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A Hazard of New Fortunes — Complete by Howells

Monsieur March put a coin in his hand


March

asked his question in French.

The man shrugged a pitiful, desperate shrug, "Mais, Monsieur--"

March put a coin in his hand, and then suddenly the man's face twisted up; he caught the hand of this alms-giver in both of his and clung to it. "Monsieur! Monsieur!" he gasped, and the tears rained down his face.

His benefactor pulled himself away, shocked and ashamed, as one is by such a chance, and got back to his wife, and the man lapsed back into the mystery of misery out of which he had emerged.

March felt it laid upon him to console his wife for what had happened. "Of course, we might live here for years and not see another case like that; and, of course, there are twenty places where he could have gone for help if he had known where to find them."

"Ah, but it's the possibility of his needing the help so badly as that," she answered. "That's what I can't bear, and I shall not come to a place where such things are possible, and we may as well stop our house-hunting here at once."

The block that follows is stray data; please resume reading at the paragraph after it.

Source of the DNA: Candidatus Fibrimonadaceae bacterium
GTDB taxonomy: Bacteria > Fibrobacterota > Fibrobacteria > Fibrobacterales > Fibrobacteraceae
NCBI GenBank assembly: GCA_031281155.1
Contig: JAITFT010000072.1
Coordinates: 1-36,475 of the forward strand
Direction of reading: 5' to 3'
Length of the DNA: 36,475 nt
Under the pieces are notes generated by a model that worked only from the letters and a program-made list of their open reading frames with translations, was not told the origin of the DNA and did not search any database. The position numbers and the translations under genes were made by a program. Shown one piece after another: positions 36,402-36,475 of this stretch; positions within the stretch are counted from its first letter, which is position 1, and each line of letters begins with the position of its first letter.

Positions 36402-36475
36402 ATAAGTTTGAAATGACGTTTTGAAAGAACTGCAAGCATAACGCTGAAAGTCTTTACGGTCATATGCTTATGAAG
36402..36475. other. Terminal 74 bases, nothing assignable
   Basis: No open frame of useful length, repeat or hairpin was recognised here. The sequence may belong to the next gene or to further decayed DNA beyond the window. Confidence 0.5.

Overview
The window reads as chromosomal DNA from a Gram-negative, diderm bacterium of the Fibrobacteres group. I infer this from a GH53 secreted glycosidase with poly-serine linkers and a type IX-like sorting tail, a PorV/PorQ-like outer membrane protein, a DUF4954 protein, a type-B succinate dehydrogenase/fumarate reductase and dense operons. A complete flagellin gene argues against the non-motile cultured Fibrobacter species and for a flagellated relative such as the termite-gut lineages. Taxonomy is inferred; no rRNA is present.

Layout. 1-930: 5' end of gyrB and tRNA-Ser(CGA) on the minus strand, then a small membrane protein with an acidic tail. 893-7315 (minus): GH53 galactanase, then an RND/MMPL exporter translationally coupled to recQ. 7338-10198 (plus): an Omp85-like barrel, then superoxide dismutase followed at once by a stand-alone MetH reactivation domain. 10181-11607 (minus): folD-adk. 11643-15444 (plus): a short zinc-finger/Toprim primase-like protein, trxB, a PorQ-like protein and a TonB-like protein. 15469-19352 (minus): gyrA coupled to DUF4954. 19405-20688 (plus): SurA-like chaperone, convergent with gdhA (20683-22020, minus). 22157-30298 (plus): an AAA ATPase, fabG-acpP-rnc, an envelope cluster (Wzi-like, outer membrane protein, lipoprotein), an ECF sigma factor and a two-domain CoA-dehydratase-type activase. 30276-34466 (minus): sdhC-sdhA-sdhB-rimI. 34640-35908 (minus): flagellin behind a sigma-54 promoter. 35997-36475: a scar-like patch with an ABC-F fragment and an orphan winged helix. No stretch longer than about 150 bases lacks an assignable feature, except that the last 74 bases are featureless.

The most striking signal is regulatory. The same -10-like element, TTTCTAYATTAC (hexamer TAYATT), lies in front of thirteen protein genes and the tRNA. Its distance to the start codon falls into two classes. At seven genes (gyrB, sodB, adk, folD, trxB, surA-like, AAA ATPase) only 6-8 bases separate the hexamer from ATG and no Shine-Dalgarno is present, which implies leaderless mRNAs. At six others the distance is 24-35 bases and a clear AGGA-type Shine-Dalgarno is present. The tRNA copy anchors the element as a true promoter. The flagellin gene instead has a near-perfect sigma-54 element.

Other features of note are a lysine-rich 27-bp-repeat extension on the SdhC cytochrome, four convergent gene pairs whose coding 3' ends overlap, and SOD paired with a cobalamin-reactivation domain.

"Yes? And what part of Christendom will you live in? Such things are possible everywhere in our conditions."

"Then we must change the conditions--"

"Oh no; we must go to the theatre and forget them. We can stop at Brentano's for

our tickets as we pass through Union Square."

"I am not going to the theatre, Basil. I am going home to Boston to-night. You can stay and find a flat."

He convinced her of the absurdity of her position, and even of its selfishness; but she said that her mind was quite made up irrespective of what had happened, that she had been away from the children long enough; that she ought to be at home to finish up the work of leaving it. The word brought a sigh. "Ah, I don't know why we should see nothing but sad and ugly things now. When we were young--"

"Younger," he put in. "We're still young."

"That's what we pretend, but we know better. But I was thinking how pretty and pleasant things used to be turning up all the time on our travels in the old days. Why, when we were in New York here on our wedding journey the place didn't seem half so dirty as it does now, and none of these dismal things happened."

"It was a good deal dirtier," he answered; "and I fancy worse in every way-hungrier, raggeder, more wretchedly housed. But that wasn't the period of life for us to notice it. Don't you remember, when we started to Niagara the last time, how everybody seemed middle-aged and commonplace; and when we got there there were no evident brides; nothing but elderly married people?"

"At least they weren't starving," she rebelled.


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